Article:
Connect to a SQL database with Visual Studio Code

SQL Server Oct 12, 2021

I'm a big fan of Visual Studio Code or VS Code as it's sometimes referred to.  It's such a powerful tool, allowing you to write Markdown files, write your code, deploy services to Azure or even connect to a SQL database and query it.

Extension

To use VS Code to connect to your SQL servers you need to have the extension installed.  This is called SQL Server (mssql).

SQL Server VS Code Extension

Once the extension is installed you will see a new icon down the left hand menu, it looks like a server icon.  If you click on this you can start to create connections to your SQL servers.

Create connections

When you are in the extension blade you will see an "Add Connection" line, this is interactive and you can click on that to start to add connections for your SQL servers.

A dialog box will appear when you click on this asking for some details around your SQL server.  This will either be the host name and instance or your Azure SQL server URL.

You need to input your SQL server host name and Instance name first.

Then you have the option to input a database name or not.

The next box is asking for a authentication type, this can be a SQL Login, Integrated or Azure Active Directory (with MFA).

Once you've inputted that info the next question you are asked if a display name or profile name for this connection.  Make sure you call it something recognisable for the future and you want to connect to that SQL server. 😉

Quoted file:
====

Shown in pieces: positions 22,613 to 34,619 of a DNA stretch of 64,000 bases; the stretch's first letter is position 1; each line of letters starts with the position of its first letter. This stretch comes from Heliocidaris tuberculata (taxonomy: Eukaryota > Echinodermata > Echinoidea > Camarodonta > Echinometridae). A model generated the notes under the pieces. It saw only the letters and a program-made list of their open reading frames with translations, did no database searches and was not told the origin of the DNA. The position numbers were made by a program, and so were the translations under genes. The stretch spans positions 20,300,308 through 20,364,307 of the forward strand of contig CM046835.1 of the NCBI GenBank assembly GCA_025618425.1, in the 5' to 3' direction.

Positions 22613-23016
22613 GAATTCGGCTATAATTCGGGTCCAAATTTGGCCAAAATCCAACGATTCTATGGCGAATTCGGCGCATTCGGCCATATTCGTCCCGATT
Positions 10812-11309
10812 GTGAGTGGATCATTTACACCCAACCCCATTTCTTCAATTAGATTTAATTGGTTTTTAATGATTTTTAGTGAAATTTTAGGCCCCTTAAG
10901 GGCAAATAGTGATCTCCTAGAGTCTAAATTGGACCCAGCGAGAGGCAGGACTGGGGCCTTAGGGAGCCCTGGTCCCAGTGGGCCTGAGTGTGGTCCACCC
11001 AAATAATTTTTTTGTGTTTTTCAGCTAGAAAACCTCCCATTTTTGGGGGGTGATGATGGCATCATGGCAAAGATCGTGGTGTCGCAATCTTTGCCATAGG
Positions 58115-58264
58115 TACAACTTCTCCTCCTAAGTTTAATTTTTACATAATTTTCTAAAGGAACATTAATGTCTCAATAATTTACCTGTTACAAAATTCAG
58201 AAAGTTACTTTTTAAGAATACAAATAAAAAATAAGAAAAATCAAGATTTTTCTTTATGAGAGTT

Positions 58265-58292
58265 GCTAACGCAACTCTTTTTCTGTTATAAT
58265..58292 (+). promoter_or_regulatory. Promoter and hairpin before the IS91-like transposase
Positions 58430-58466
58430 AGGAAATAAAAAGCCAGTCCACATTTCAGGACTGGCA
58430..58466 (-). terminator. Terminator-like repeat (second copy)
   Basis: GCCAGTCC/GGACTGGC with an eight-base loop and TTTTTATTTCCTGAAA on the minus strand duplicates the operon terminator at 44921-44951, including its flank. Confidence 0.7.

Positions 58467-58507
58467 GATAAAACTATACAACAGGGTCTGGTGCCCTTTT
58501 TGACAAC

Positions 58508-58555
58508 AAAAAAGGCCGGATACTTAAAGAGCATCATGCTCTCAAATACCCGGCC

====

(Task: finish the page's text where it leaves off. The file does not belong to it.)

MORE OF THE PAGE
Once you've completed this process you should see the connection down the left hand side and be able to interact with the SQL Server.

If you right click on your database you will have a blank page to create a query.  Once you've written the query you can right click on it and select Execute Query or use the shortcut CTRL+SHIFT+E.

Why VS Code over SQL Management Studio?

What I love about being able to interact with SQL inside VS Code is I have VS Code installed on my machine, it's there, always.  I used it for a lot of reasons. I haven't got SQL Management Studio installed on my machine these days.  So I have easy access to work with a SQL database, both a local install or an Azure one whenever I need without any hassle.

I'm not a big SQL person, and I'm not an expert by any means at all.   So there might be some limitations of using VS Code versus SQL Management Studio but I've not found any for my needs.  

Do give the VS Code and SQL combination a try and let me know what you think of it and if you find any gotchas or great tips, I'd love to hear them!

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